In July 2007 it was confirmed by Ofcom that Winter Hill would be remaining a C/D group transmitter after DSO (digital switchover). One of the Winter Hill Multiplexes (Arqiva B or MUX6), broadcasting channels including Film4 & ITV4, will be on reduced power (12.5 kW) until Sutton Coldfield goes fully digital in September 2011. This compares with the other Winter Hill digital multiplexes which have broadcast with 100 kW since 2 December 2009. This will significantly affect the Arqiva B multiplex coverage area until the Sutton Coldfield final switchover date.
Apart from North Wales, the coverage area is what is expected, covering a large area of the north-west. More Relay Transmitters appear towards the east in Greater Manchester.Output
Only digital terrestrial television transmissions are carried from the site since 2 December 2009. Five of the six multiplexes are at 100 kW, but MUX6/Arqiva B (on channel 55) will only be transmitted at 12.5 kW until September 2011 due to co-channel interference issues with the Sutton Coldfield transmitting station's MUX6/Arquiva B which is also on channel 55.
As principal transmitter for the Granada region, in 2009 Winter Hill became the first in the UK to broadcast digital television in high-definition.
Analogue television transmissions from Winter Hill ceased officially at 00:12 GMT on the morning of 2 December 2009. The stations began to disappear from 23:57 on 1 December, with the loss of BBC One. This was followed on 2 December by Channel 4 at 00:03 GMT, ITV1 at 00:06 GMT and finally Channel 5 at 00:12 GMT. The transmitting station now only broadcasts digital terrestrial television signals.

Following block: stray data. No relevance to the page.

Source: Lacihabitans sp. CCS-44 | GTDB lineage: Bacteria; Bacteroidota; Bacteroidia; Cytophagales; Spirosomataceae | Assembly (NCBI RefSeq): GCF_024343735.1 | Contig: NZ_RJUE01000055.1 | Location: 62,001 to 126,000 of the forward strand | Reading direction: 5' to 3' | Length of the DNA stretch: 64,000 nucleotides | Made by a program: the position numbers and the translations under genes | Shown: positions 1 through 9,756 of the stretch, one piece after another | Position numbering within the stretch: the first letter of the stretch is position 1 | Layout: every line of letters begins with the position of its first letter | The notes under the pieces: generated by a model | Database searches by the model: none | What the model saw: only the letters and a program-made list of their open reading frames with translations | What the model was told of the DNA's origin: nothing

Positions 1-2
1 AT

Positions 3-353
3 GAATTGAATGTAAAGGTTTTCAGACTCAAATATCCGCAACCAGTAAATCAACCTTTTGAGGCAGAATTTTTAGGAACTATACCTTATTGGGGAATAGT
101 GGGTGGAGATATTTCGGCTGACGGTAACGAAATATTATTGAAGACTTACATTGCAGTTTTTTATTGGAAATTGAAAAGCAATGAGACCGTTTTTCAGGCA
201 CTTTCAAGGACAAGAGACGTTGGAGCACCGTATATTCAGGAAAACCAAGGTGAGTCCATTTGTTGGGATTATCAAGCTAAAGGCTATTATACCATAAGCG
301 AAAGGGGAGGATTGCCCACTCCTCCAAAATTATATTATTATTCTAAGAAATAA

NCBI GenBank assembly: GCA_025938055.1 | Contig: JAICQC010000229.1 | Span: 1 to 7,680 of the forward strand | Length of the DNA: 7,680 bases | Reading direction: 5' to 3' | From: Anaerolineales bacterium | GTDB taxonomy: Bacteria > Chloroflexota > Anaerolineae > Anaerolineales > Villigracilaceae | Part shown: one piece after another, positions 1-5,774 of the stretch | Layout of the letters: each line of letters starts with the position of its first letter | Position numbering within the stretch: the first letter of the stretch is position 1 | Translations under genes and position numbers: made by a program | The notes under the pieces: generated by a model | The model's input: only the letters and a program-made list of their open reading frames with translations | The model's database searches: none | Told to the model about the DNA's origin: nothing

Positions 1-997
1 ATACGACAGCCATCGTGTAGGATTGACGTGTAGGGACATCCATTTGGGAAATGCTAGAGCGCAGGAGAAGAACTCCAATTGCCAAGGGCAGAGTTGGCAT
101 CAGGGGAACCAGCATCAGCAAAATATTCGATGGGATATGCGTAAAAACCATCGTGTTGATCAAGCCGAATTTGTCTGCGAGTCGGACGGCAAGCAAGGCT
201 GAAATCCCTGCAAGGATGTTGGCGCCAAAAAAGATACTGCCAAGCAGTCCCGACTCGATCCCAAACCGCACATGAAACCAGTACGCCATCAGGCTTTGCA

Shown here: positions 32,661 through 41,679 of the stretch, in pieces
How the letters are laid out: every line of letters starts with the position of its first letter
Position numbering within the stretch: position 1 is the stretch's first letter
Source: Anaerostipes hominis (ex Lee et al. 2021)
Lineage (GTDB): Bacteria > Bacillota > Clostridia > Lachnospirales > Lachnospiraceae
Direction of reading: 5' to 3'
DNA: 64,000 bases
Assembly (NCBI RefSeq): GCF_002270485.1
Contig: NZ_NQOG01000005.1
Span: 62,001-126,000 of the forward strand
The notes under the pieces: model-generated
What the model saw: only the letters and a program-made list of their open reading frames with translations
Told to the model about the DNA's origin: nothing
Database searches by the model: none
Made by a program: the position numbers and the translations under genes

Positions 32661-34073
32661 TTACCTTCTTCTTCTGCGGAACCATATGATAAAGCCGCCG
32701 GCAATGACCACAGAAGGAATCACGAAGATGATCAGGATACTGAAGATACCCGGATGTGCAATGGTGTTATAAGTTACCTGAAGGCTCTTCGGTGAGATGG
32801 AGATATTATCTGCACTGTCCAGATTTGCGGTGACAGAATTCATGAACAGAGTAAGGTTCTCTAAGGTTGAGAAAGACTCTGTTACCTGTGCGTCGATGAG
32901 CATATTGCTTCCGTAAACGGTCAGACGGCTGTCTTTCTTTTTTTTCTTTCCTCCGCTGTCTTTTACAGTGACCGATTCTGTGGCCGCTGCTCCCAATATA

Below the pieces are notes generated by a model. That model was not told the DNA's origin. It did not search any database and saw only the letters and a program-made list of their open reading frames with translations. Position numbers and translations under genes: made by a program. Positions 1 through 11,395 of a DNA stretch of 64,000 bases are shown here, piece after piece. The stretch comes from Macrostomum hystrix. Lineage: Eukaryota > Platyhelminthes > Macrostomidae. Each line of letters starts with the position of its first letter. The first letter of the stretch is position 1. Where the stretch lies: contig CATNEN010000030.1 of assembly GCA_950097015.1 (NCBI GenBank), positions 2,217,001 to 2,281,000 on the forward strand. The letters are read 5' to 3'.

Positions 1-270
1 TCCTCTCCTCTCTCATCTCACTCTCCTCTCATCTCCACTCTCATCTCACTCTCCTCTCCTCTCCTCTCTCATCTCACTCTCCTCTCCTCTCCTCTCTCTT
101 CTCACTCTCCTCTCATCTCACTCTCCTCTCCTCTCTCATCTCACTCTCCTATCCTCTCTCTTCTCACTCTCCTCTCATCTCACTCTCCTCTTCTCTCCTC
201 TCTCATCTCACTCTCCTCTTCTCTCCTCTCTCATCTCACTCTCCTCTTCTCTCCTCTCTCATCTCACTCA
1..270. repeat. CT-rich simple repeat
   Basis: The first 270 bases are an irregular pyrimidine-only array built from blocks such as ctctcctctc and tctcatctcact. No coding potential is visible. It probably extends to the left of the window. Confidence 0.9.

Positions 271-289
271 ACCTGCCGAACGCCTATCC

Only 4 of the 70 Winter Hill relays will broadcast six digital multiplexes (Lancaster, Saddleworth, Pendle Forest and Storeton). All the others will broadcast just the three public service multiplexes BBC A, BBC B and D3&4. Since switchover BBC B is reserved for HD broadcasts only. Winter Hill also broadcasts a Manchester Multiplex on Channel 57 which includes Channel M.Radio
† Relays the signal from Holme Moss to cover South and Central Lancashire
† Broadcasts from a directional aerial to cover Greater Manchester.
‡ Broadcasts from a directional aerial to cover Central Lancashire (Wigan, Preston, Southport, Blackpool and surrounding areas).Plane crash
On 27 February 1958, a Silver City Bristol 170 Freighter (G-AICS) travelling from the Isle of Man to Manchester crashed into Winter Hill (also known as Rivington Moor) several hundred yards away from the mast. 35 people died and 7 were injured. The weather that night was so severe that none of the engineers working in the transmission centre were aware of the crash. Several feet of snow hampered rescue efforts, and a snow cat vehicle had to be diverted from the A6 to cut a path for emergency vehicles.Timeline
- 1956: Granada Television weekdays & ABC Television (Associated British Corporation) weekends commence black and white television broadcasting prior to main mast construction.
- 1958: Fatal plane crash kills 35 people, 7 survive.
- 1962: BBC commence broadcasting.
- 1965: Main mast is completed, replacing the old 450' construction, which is removed.
- 1966: UHF transmissions start.
- 1968: ABC Television loses franchise; Granada Television commences broadcasting seven days a week.
- 1968: ITV build the single storey engineering building.
- 1969: ITV and BBC transmit in colour on UHF.
- 1970: Relaying service set up with Emley Moor mast.
- 1974: Local radio stations set up wire frame ILR transmitters on the hill.
- 1981: Channel 4 create additional engineering building.
- 1982: Additional ILR transmitter put into operation for further local radio. Channel 4 commences transmission.
- 1983: Channel 4 set up relay service.
- 1997: Channel 5 commences transmission
- 1998: Century FM radio starts broadcasting from the main mast (now Real Radio).
- 2009: Analogue TV signals were switched off in two phases on Wednesday 4 November 2009 (BBC Two Switched off) and 2 December 2009 (remaining analogue channels).